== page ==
From www.countxerox.com site:
How to Add Oil Back to Your phaser maintenance roller: Counter
Adding oil and what type:
The method I give here is not under the counter general warranty. Neither will I assume any liability or responsibility for your printer if you use this technique. Although I’ve had good results and recommend that this method for reusing your old rollers along with a purchased maintenance counter if you decide to add oil then you must proceed at your own risk, as I have done research but I don’t claim to be an expert on the lubricating fluid inside these rollers. That said I’ve personally printed over 100,000 prints with good quality and good results and no damage to my print engine
Studying the Tektronix patents gives a good clue on the type of oil inside these maintenance rollers, basically its simply silicone oil. The hard part is determining what the correct viscosity should be for the replacement oil. After some basic research I’ve determined that Genuine Xerox 8R2955 fuser oil is the correct replenishing oil, given the porosity of the sponge roller and the required mg of oil deposit on the fuser drum. You can usually pick a 1 liter bottle of this up on ebay for as little as $30.00 (including shipping). A liter will give you 6-8 refills of your old sponge roller.
The basic method of adding this silicone oil back to the sponge rubber is simple enough. You should get a plastic tray large enough to easily fit the maintenance roller and I’d recommend rubber gloves. As far as the rubber gloves its not that the oil is dangerous, as the MSDS shows its very safe, but this oil is really hard to get off the skin or for that matter any other object (even detergent isn’t that effective). Also I’m the kind of guy who likes to error on the side of caution. Now take the steel rod out of the roller and pour approximately 10 tablespoons amounts into the tray. Work this into the roller on all sides with your gloved hands and do this until no more oil can be asborbed (saturated) by the roller. These rollers can absorb up to four times their weight in oil, so don’t get skimpy adding oil. When no more oil will go into the roller take a dry paper towel and wipe the surface of the roller and reassemble back into your maintenance tray.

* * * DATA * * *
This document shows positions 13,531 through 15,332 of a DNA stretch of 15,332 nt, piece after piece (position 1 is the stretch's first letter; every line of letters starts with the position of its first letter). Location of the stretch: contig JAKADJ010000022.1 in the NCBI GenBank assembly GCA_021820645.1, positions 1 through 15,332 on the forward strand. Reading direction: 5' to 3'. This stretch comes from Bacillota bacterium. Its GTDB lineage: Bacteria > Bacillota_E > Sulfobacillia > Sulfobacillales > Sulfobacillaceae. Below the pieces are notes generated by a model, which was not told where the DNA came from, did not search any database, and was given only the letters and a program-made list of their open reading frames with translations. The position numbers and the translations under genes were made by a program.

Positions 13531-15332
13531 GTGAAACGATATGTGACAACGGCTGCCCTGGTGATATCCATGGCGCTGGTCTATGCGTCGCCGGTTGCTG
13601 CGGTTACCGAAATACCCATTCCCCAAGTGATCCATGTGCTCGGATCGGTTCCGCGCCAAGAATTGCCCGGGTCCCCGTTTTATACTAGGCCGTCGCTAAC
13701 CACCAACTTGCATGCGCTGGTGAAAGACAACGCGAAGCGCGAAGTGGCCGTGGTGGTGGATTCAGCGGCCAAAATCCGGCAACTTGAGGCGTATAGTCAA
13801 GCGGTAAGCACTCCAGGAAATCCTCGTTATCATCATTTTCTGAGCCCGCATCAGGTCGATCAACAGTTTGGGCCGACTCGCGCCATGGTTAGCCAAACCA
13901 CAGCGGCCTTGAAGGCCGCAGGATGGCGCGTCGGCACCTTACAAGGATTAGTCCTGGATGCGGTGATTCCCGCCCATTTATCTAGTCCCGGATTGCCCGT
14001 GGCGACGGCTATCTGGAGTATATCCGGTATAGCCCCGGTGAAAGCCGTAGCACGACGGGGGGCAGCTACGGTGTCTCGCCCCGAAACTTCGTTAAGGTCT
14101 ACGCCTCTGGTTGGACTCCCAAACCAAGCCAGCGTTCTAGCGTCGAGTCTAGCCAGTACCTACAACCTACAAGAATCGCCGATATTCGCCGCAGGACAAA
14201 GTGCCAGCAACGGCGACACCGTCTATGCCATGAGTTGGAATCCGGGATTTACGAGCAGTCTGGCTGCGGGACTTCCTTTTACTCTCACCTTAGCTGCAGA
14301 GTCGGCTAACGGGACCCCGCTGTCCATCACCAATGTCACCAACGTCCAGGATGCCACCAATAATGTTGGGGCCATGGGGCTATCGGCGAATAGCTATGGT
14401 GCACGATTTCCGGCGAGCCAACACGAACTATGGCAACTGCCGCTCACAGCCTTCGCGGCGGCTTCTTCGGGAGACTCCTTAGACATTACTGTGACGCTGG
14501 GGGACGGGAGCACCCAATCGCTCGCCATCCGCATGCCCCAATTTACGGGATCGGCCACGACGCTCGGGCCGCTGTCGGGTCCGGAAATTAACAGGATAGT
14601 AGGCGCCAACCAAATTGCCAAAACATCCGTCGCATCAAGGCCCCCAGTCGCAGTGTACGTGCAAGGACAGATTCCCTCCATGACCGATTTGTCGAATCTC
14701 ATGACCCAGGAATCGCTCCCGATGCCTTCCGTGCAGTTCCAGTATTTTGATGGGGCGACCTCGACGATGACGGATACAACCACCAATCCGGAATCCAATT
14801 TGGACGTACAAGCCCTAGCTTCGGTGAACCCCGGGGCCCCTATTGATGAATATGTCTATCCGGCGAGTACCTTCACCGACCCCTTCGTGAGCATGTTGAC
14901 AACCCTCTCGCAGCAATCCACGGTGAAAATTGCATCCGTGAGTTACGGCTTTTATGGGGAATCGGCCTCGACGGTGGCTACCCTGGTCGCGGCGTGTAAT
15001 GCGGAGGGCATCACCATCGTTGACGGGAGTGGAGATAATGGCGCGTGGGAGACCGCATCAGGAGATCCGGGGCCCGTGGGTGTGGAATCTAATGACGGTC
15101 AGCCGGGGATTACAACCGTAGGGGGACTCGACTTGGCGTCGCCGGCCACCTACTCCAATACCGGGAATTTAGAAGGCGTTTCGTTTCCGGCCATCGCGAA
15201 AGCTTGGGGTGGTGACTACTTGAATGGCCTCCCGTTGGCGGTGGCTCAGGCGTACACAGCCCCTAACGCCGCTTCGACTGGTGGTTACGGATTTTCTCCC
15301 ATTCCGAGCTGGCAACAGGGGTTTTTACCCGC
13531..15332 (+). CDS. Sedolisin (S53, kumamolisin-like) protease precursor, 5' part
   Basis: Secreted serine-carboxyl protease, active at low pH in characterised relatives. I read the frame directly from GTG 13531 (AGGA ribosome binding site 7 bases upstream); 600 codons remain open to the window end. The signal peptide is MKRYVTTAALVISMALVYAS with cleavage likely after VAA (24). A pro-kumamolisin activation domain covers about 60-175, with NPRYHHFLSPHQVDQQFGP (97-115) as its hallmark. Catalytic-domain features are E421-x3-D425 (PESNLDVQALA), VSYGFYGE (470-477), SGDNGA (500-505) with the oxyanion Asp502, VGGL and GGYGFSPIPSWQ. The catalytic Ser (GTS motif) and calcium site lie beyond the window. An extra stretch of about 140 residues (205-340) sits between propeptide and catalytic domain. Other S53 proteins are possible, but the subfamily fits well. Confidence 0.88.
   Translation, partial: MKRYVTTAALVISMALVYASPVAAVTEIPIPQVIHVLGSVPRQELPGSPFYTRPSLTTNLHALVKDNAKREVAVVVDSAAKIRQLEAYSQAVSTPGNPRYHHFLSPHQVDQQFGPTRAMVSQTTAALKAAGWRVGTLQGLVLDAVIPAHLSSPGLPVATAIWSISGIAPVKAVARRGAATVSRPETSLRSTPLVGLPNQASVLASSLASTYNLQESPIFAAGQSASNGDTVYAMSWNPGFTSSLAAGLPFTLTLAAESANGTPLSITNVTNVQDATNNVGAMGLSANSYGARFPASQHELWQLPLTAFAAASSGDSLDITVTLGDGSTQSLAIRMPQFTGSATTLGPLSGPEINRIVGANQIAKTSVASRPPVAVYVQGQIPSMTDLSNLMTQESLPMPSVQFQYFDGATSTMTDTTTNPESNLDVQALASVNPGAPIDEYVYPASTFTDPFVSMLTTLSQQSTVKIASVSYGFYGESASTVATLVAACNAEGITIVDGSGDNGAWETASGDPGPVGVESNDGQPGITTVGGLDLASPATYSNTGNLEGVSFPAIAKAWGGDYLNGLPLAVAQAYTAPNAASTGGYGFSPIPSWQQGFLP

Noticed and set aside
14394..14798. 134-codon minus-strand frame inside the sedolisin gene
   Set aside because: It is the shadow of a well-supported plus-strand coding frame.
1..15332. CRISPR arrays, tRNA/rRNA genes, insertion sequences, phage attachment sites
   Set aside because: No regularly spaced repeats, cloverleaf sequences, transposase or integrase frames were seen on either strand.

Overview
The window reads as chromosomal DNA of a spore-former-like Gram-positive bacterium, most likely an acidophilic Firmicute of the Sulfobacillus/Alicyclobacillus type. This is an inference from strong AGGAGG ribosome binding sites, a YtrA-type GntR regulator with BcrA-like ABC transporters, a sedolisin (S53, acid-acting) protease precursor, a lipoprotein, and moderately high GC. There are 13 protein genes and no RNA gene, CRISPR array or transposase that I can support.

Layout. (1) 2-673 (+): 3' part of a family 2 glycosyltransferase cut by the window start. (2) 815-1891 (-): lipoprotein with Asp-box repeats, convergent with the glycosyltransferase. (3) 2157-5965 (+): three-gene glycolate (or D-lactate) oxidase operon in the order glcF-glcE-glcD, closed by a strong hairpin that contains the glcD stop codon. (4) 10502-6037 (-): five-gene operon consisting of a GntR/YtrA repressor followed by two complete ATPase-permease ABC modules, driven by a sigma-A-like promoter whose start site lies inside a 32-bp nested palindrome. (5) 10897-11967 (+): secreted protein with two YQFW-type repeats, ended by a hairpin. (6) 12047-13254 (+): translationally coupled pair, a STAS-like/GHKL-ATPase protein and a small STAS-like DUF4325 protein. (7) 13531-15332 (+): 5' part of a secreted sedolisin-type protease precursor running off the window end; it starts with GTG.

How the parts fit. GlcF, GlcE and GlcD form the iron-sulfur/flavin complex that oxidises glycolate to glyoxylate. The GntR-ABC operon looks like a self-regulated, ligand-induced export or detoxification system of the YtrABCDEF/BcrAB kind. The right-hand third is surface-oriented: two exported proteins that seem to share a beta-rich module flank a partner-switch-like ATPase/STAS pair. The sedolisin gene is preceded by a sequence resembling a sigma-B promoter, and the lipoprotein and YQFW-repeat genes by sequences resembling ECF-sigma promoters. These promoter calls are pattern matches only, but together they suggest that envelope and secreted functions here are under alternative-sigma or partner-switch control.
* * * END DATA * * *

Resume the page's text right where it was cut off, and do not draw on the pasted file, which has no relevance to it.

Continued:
Only do this step if your roller has excessive ink deposits:
As far as ink striping the surface of the roller, I’ve found that this usually happens if the roller gets too dry of oil. As you probably would agree the more lubricated the oil roller the less likely the wax ink will stick to its surface. But yes the surface of the roller can be gently cleaned of ink striping. I’ve found that before adding new silicone oil as in the above paragraph that I could gently clean the roller with soapy warm water and a slight working with my gloved hand to remove most of the striping. It’s a fine balance between washing and rubbing and not scouring the surface of the roller. I suppose its best to stay away from using the gorilla finger approach if I were to describe the amount of persistence and force required to clean a dirty roller of excessive ink. Obviously if you dig a hole into the surface of the roller cleaning the ink off it you aren’t going to have a good roller when done. But still it takes a bit of rubbing to get mostly clean, and you won’t get something perfectly white and shiny so don’t even try. After that laborious cleaning you’ll want to rinse and rinse until no more soap bubbles come out. Since my water isn’t hard I really don’t worry about a final rinse with distilled or deionized water, but you might consider otherwise as a final water rinse out. Finally after water washing you’ll need to let it completely dry in warm and sun for a good week before adding back the silicone oil as mentioned above.